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In recent decades, study of the ancient Egyptian natural world and its classification has adopted innovative approaches involving new technologies of analysis and a multidisciplinary general view. This collection of papers focuses on one particularly important aspect of foreign trade: the importation of aromatic products. Contributors present the results of the latest researches into the origin and meaning of foreign aromatic products imported in Egypt from the south (Nubia, Punt, Arabia, Horn of Africa) from the beginning of the Dynastic period. The quest for aromata has been of a crucial importance in Egypt, since it was closely connected with economic, political, ideological, religious and mythic spheres. Through archaeological research, epigraphic analysis and iconographic investigations new evidence is explored supporting the most likely hypothesis about the sources of these raw materials. The study of related documents has revealed possible linguistic links between ancient Egyptian and other African ancient languages, and a strong link between aromata and the divine world through the creation of many Egyptian myths. The references to some specific aromatic products (ti-shepes, snetjer, antyw, hesayt) have been subject to careful lexicographic analysis, with special reference to Old Kingdom occurrences. Iconographic and field investigations documented here seek to better define the Egyptian way of representing the 'foreign' world and the value of its products in the spheres of Egyptian religiosity and rising Pharaonic ideology.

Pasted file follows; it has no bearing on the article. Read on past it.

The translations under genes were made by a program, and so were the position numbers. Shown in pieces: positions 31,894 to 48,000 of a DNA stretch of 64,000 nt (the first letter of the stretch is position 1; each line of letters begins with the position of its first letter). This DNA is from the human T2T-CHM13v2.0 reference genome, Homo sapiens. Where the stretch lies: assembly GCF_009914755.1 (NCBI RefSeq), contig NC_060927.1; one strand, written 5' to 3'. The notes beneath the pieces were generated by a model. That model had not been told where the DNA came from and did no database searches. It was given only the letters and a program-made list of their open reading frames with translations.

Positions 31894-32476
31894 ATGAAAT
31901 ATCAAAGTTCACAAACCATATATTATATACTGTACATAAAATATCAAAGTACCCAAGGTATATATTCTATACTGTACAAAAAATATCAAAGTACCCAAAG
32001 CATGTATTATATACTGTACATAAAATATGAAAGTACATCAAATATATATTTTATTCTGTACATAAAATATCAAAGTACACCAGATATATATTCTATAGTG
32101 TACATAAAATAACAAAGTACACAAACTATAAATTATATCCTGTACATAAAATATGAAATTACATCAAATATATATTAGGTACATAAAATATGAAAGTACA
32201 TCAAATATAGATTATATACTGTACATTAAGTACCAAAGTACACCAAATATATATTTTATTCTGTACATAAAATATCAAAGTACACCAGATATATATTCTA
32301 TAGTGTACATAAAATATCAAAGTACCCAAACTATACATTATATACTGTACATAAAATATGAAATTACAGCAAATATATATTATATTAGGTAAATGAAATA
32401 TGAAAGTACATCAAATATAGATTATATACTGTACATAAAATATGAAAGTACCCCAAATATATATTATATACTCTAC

Ilaria Incordino is Research Fellow in Egyptology at the University of Naples "L'Orientale". Her mainain research interests are in the rise of pharaonic ideology and its symbols, cultural and commercial exchanges between Egypt and its neighbour countries, and pharaonic and Byzantine pottery analysis.
Pearce Paul Creasman is Associate Professor of Dendrochronology and Egyptian Archaeology and Director of the Egyptian Expedition at the University of Arizona. He is actively involved in several initiatives to apply scientific methods to long-standing problems in Egyptology, such as ancient climate change and chronology. His research primarily focuses on understanding ancient human and environmental interactions, especially as it relates to the use and acquisition of natural resources, and to maritime life in Egypt.